God Themselves (Paperback)

God Themselves By Jae Nichelle Cover Image

God Themselves (Paperback)

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Let this book be a celebration of queerness, Blackness, and love. Let these words be a modern church, these poems a holy space.

Rising star and spoken word poet Jae Nichelle debuts her luminous thoughts in God Themselves, a new collection of stirring poetry. Nichelle taps into her experiences of growing up in the South as a queer Black woman to courageously confront the effects of a forced religion and the inherent dangers of living life in a female body. God Themselves is divided into three equally moving sections: Everything, Everywhere, and Love. Nichelle braids her wisdom––as seen in the poem “What to Do When There’s Nothing You Can Do”––and witty generational humor––seen in "Sanctity: An Exposé"––into every poem. If you’ve ever contemplated who, what, and where God is, find comfort in these words.
Jae Nichelle is the author of the poetry chapbook The Porch (As Sanctuary); the inaugural poetry winner of the John Lewis Writing Award from the Georgia Writers Association, and one of few people from Lafayette, Louisiana who has never met the singer Cupid. A slam poetry champion, her spoken word has been featured by Write About Now, Speak Up Poetry Series, and Button Poetry.
Product Details ISBN: 9781524878405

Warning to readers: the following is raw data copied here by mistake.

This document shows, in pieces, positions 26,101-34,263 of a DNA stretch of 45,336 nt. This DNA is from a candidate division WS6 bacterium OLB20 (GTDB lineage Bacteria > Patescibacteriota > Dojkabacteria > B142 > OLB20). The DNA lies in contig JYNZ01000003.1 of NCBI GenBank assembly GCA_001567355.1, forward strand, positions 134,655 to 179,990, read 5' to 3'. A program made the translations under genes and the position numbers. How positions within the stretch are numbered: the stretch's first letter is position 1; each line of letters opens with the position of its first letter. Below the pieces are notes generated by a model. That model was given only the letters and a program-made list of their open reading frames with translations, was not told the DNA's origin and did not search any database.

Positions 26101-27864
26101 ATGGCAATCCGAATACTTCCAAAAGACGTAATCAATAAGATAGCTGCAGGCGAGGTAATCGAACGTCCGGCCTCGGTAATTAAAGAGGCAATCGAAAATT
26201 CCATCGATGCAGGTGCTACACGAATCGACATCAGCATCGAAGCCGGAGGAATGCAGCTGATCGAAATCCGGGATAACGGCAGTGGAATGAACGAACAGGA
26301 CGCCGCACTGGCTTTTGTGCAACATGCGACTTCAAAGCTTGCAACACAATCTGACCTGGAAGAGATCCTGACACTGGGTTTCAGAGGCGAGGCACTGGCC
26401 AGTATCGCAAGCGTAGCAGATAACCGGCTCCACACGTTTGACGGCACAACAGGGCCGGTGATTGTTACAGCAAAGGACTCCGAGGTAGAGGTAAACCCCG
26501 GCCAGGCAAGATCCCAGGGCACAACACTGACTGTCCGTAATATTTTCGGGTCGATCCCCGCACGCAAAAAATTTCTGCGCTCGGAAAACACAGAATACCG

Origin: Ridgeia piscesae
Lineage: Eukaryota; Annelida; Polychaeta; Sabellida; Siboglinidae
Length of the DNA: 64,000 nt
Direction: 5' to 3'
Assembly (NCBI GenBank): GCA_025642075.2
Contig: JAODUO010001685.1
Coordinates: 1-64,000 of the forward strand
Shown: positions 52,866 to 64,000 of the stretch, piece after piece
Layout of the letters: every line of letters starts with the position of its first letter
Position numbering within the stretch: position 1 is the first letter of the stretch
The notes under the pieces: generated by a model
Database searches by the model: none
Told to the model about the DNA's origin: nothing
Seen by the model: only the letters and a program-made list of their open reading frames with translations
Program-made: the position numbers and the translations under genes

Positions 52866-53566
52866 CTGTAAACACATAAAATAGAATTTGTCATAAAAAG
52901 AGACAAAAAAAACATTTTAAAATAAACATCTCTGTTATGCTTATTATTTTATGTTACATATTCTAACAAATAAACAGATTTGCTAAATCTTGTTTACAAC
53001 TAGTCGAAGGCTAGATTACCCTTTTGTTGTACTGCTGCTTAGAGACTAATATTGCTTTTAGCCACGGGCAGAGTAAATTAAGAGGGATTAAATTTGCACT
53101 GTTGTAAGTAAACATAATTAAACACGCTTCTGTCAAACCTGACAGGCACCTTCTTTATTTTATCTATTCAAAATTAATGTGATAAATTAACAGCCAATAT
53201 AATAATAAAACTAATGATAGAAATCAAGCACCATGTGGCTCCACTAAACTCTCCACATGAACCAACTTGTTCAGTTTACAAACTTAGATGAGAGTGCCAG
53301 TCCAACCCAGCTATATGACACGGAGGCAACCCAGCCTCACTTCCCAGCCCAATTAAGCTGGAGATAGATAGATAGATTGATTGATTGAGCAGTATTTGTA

ISBN-10: 1524878405
Publisher: Andrews McMeel Publishing
Publication Date: March 14th, 2023
Pages: 128
Language: English
Fans of fresh, accessible poetry in the lineage of Staceyann Chin and Black Girl, Call Home will love spoken word poet Nichelle’s newest collection. It’s a loud, exuberant celebration of Black womanhood, queer love, and lives stitched into wholeness despite legacies of violence, trauma, and religious anti-gay bias. Wise, tender, and funny, these conversational poems create a joyful, holy space for anyone who has felt othered and alienated by traditional religious practices. (Laura Sackton, Buzzfeed News)

“Nichelle’s experience of growing up in the South as a queer Black woman is relayed to luminous effect in this collection, which dives deep into the effects of religious trauma and suggests a less-fraught, more individual relationship with the divine.” (Emma Specter, Vogue)